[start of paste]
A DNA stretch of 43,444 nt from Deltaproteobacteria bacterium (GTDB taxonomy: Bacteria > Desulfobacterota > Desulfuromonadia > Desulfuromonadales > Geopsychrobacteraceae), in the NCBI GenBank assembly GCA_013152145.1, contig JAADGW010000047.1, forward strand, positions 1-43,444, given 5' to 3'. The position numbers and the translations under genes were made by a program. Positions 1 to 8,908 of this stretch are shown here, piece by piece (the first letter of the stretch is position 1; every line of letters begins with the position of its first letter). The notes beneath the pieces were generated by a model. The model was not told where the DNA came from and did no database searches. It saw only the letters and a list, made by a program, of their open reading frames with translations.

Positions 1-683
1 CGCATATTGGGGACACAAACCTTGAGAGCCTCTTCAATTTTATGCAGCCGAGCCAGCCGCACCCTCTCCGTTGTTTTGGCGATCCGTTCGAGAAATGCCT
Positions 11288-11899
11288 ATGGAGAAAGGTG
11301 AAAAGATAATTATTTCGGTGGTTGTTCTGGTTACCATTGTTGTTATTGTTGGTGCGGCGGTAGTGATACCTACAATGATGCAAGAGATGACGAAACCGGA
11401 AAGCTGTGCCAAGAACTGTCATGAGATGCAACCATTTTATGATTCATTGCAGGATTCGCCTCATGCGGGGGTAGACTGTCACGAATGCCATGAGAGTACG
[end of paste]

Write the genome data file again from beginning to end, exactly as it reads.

A DNA stretch of 43,444 nt from Deltaproteobacteria bacterium (GTDB taxonomy: Bacteria > Desulfobacterota > Desulfuromonadia > Desulfuromonadales > Geopsychrobacteraceae), in the NCBI GenBank assembly GCA_013152145.1, contig JAADGW010000047.1, forward strand, positions 1-43,444, given 5' to 3'. The position numbers and the translations under genes were made by a program. Positions 1 to 8,908 of this stretch are shown here, piece by piece (the first letter of the stretch is position 1; every line of letters begins with the position of its first letter). The notes beneath the pieces were generated by a model. The model was not told where the DNA came from and did no database searches. It saw only the letters and a list, made by a program, of their open reading frames with translations.

Positions 1-683
1 CGCATATTGGGGACACAAACCTTGAGAGCCTCTTCAATTTTATGCAGCCGAGCCAGCCGCACCCTCTCCGTTGTTTTGGCGATCCGTTCGAGAAATGCCT
Positions 11288-11899
11288 ATGGAGAAAGGTG
11301 AAAAGATAATTATTTCGGTGGTTGTTCTGGTTACCATTGTTGTTATTGTTGGTGCGGCGGTAGTGATACCTACAATGATGCAAGAGATGACGAAACCGGA
11401 AAGCTGTGCCAAGAACTGTCATGAGATGCAACCATTTTATGATTCATTGCAGGATTCGCCTCATGCGGGGGTAGACTGTCACGAATGCCATGAGAGTACG